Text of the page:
Million-mile drivers

Growing up in rural Nebraska means that riding and driving are learned from early ages and quickly become the norm. This mentality has carried over into my adult life as well. So, it was no surprise when I got off work the morning of July 2, hopped into my Jeep and hit the road. I headed back a few hundred miles to the farm in Hemingford, Nebraska, where I met Mom and Dani, Brandon’s girlfriend. We threw our bags in the back of the pickup, hooked up to the Shelbourne stripper header and began our journey south.

On June 30 Dad and Ben moved from Perryton, Texas, to Hoxie, Kansas. Unlike many years, this stop was short and sweet. The cutting was great and the wheat averaged right around 45 bushels per acre. Mom, Dani, and I pulled into Dad’s last field just in time to see the combine make its final round.

Meanwhile, Brandon and his crew finished up near Amarillo, Texas, and began the trek to southern Nebraska. After encountering many complications they finally made it Colby, Kansas, late in the evening. The following morning Brandon’s crew dropped off their equipment in Imperial, Nebraska. All of us then piled into the pickup and semis to double back down to Texas to finish jockeying the rest of our machinery.

We loaded everything up in Texas in record time but sadly did not make it as far north as we had planned. Temperatures soared well over 100 degrees on the day of our move, with no wind, making it a long hot, haul. Because of this we didn’t make as much progress as we had hoped. This meant we were left traveling through all of Kansas and much of Nebraska on the Fourth of July. I had the pleasure of hauling the tractor and grain cart, which was a nice switch up to playing pilot car in the pickup. About midmorning the convoy was making our way through Scott City, Kansas. We immediately noticed folding chairs and energetic families lining the main street. As the first child threw his arm up and began to motion for me to honk I quickly realized a Fourth of July parade was about to start and the kids were convinced we were part of it. With our flashing lights already engaged, signifying our oversized loads, the children yearned to hear our air horns as well. Of course, we couldn’t disappointment so our whole convoy laid on the horns and showed off our farmer waves as we rolled down main street, parade style. Clapping and cheering accompanied us throughout the entire town. The only thing that would have made it better was if we had candy to throw out the windows!

We continued hauling north and finally pulled into Imperial, Nebraska, midafternoon where we unloaded the combines in the New Holland parking lot. The general consensus from our farmer was that the rest of our day would be filled with sampling and an unlikely chance of getting going. Dad made the executive decision to take the afternoon off and hit it hard in the morning. My sister and brother-in-law, Ashley and Kurt, had made a 1,000-mile trek from northern Montana to come catch up with the crew. We ended up meeting them in Holyoke, Colorado, and spent the evening of the Fourth of July watching fireworks in the park and enjoying some much needed family time.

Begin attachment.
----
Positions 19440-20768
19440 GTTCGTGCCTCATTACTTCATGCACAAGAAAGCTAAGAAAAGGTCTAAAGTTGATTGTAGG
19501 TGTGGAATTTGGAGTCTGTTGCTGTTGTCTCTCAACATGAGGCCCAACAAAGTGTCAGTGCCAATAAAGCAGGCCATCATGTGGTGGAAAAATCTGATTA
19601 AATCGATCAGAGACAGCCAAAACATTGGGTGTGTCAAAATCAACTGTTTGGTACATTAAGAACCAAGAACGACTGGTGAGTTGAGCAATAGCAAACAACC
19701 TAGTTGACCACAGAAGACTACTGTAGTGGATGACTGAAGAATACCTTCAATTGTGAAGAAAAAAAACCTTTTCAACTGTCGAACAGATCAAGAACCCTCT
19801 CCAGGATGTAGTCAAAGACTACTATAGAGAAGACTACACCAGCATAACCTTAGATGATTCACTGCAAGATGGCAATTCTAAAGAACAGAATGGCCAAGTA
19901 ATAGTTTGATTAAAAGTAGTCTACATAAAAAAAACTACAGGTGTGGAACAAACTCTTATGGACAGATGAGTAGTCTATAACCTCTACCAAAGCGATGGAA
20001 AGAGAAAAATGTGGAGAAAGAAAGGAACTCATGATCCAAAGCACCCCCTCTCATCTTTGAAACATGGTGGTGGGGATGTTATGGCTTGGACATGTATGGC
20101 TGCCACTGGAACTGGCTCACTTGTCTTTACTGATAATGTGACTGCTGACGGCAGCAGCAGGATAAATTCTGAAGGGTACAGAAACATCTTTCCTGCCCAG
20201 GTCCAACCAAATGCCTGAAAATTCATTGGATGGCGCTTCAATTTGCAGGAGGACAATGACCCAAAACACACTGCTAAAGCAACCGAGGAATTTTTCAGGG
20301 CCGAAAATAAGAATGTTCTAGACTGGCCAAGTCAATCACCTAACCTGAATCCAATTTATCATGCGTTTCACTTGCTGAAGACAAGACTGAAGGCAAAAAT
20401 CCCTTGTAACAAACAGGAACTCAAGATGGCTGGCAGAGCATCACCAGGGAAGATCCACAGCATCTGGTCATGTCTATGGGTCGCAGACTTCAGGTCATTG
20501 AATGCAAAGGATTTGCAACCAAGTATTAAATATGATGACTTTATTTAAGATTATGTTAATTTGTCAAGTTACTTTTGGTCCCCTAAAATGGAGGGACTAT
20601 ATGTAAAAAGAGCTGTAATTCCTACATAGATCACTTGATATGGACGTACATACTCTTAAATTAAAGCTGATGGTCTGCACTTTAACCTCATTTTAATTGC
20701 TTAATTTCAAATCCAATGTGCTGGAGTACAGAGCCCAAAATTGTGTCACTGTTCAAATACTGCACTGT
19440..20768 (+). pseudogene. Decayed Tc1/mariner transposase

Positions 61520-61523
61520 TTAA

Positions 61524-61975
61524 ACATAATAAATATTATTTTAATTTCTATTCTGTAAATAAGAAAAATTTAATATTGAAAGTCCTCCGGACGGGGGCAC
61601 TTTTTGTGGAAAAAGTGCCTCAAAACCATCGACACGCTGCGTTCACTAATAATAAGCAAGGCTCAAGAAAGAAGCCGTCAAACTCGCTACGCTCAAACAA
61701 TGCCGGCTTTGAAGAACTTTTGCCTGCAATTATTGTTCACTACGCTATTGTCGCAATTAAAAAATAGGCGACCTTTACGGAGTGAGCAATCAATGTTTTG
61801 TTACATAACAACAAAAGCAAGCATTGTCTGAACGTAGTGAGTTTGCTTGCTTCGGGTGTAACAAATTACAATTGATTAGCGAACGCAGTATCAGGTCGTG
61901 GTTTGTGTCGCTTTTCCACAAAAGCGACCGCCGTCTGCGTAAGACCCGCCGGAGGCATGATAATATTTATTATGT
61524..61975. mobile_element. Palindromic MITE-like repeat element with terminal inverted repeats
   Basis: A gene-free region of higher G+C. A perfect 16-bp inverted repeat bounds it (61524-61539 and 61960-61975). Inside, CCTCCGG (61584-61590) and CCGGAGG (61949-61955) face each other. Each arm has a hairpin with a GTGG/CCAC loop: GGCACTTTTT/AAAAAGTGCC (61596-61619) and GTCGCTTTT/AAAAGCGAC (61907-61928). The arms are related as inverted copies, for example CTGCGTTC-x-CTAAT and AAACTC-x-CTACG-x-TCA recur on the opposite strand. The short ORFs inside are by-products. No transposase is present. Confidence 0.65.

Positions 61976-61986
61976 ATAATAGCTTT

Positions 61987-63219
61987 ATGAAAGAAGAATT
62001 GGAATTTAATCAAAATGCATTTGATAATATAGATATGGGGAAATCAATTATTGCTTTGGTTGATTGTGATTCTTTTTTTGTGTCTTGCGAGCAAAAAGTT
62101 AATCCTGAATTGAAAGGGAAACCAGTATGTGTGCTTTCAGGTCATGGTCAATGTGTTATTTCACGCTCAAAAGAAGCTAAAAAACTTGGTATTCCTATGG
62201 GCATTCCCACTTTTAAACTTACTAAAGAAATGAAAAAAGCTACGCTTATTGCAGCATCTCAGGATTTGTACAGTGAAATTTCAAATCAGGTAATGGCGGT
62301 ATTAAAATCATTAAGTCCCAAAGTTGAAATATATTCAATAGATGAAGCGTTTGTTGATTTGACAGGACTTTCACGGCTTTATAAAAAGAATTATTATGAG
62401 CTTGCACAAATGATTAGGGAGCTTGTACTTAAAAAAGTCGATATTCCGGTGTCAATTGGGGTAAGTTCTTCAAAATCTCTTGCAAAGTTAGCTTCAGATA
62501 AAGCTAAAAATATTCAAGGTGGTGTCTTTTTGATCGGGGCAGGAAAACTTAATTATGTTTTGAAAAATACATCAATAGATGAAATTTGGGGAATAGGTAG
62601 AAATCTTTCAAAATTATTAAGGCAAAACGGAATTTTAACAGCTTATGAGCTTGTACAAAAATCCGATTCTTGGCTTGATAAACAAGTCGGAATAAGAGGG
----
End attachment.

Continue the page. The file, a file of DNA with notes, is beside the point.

The next morning I started the long voyage back to Wyoming as the crew fired up and got a couple hours of good hard cutting in. The next few days were filled with cool, damp weather, making it difficult to get going strong. Once the sun made an appearance the acres around Imperial, Nebraska flew by. The wheat yielded between 40 to 60 bushels per acre with test weights hanging out around 59 to 60 pounds. Moisture in the late spring is ultimately what helped save their crop. Due to the cool, damp weather the farmers who sprayed with fungicides had significantly better yields than those who did not.

Due to many technical difficulties with my camera during this trip, my photos were cut short. I will be joining the crew back home around Hemingford, Nebraska next week and will be sure to catch up on photos then! Roland Harvesting moved to Chadron, Nebraska, a few days ago and is cutting away like crazy.

Unhooking the header
In one fluid motion Dad unloads the header in a matter of seconds.

Dad strapping down the header
Tightening up the last strap on the header trailer.

Loading up the CR
Lining up the CR with the trailer. We had quite the collection of mud from down south.

Chaining down the combine
Chaining down the combine.

Mud drying out
It rained the day before we made it back to Panhandle, Texas. It took some maneuvering to get everything moved around in the muddy fields.

All loaded up
The oversized loads parked for the evening.

The convoy up with the sun and ready to cross the Nebraska border.

Rockin’ the Roland Harvesting logo.

Twin beauties
The twin beasts enjoying some sunshine.

Dani and Brandon
Dani and Brandon cheesin’ it up.

The convoy parked in Oakley, Kansas for a lunch break.

The morning we all split ways Brandon, Ashley and I all came out for breakfast wearing our matching 2014 All Aboard Wheat Harvest T-shirts…completely unplanned! Yep, we’re pretty adorable siblings. We’ll be sure to sport our new T-shirts the next time we’re together.  

All Aboard Wheat Harvest™ is sponsored by High Plains Journal and New Holland Agriculture. Roland Harvesting can be reached at


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